Bottom Line: Using SMA induced pluripotent stem cells (iPSCs), we found that SMA MNs displayed hyperexcitability with increased membrane input resistance, hyperpolarized threshold, and larger action potential amplitude, which was mimicked by knocking down full length survival motor neuron (SMN) in non-SMA MNs.We further discovered that SMA MNs exhibit enhanced sodium channel activities with increased current amplitude and facilitated recovery, which was corrected by restoration of SMN1 in SMA MNs.Together we propose that SMN reduction results in MN hyperexcitability and impaired neurotransmission, the latter of which exacerbate each other via a feedback loop, thus contributing to severe symptoms at an early stage of SMA.

View Article: PubMed Central - PubMed

Affiliation: Waisman center, University of Wisconsin, Madison, WI, 53705, USA.

ABSTRACT
Spinal muscular atrophy (SMA) presents severe muscle weakness with limited motor neuron (MN) loss at an early stage, suggesting potential functional alterations in MNs that contribute to SMA symptom presentation. Using SMA induced pluripotent stem cells (iPSCs), we found that SMA MNs displayed hyperexcitability with increased membrane input resistance, hyperpolarized threshold, and larger action potential amplitude, which was mimicked by knocking down full length survival motor neuron (SMN) in non-SMA MNs. We further discovered that SMA MNs exhibit enhanced sodium channel activities with increased current amplitude and facilitated recovery, which was corrected by restoration of SMN1 in SMA MNs. Together we propose that SMN reduction results in MN hyperexcitability and impaired neurotransmission, the latter of which exacerbate each other via a feedback loop, thus contributing to severe symptoms at an early stage of SMA.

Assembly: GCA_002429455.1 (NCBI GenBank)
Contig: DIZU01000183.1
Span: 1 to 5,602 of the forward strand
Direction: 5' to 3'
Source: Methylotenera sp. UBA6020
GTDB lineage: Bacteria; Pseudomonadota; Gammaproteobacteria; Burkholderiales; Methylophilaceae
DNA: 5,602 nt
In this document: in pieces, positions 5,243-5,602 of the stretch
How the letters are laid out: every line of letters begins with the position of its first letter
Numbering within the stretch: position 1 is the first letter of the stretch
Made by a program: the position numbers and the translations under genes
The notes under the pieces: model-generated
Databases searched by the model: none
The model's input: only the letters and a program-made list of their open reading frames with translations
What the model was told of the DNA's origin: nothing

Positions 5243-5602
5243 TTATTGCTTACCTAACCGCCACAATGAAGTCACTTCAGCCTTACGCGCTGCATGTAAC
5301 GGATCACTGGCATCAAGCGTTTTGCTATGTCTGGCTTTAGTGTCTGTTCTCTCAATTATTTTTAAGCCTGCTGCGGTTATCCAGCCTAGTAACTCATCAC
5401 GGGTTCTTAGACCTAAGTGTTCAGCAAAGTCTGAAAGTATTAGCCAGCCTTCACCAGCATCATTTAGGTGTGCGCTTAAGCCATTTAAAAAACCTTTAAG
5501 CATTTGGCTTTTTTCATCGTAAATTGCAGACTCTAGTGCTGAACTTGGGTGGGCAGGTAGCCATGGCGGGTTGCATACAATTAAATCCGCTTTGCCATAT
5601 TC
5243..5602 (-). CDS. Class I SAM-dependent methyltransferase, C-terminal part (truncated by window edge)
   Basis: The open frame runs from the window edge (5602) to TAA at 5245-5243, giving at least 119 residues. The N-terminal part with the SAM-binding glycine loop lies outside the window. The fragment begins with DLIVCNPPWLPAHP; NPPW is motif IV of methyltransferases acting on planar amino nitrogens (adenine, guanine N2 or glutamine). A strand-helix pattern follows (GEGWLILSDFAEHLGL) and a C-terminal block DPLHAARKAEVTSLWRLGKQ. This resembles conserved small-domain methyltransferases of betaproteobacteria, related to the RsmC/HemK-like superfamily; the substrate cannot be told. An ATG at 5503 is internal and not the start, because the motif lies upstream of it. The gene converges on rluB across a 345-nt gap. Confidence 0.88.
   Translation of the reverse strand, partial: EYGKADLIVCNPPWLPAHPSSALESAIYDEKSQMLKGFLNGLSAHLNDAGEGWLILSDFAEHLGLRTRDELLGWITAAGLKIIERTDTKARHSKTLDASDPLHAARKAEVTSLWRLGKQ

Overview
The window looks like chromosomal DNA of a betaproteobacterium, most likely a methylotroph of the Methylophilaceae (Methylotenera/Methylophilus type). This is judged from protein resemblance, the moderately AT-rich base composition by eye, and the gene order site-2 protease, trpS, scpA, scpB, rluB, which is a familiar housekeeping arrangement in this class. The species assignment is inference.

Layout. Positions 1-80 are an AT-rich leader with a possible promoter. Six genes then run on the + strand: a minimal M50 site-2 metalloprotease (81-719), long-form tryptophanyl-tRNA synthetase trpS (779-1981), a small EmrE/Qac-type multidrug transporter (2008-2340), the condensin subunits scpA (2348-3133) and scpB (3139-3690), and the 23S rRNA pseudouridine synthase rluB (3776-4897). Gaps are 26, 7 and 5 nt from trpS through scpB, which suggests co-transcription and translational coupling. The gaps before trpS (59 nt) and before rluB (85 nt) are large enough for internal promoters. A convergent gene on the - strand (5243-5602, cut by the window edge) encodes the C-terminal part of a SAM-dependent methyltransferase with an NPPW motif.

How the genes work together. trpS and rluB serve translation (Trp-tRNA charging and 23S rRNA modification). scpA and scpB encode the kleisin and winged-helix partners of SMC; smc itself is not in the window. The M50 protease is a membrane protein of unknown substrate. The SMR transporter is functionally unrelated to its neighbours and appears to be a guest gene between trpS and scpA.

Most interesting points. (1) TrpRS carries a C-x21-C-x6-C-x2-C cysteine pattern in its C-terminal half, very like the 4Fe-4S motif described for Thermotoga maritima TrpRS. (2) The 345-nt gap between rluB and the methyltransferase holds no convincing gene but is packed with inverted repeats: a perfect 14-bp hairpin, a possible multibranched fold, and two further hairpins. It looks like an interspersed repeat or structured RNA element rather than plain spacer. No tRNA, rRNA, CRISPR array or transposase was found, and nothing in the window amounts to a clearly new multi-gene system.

No MeSH data available.


Related in: MedlinePlus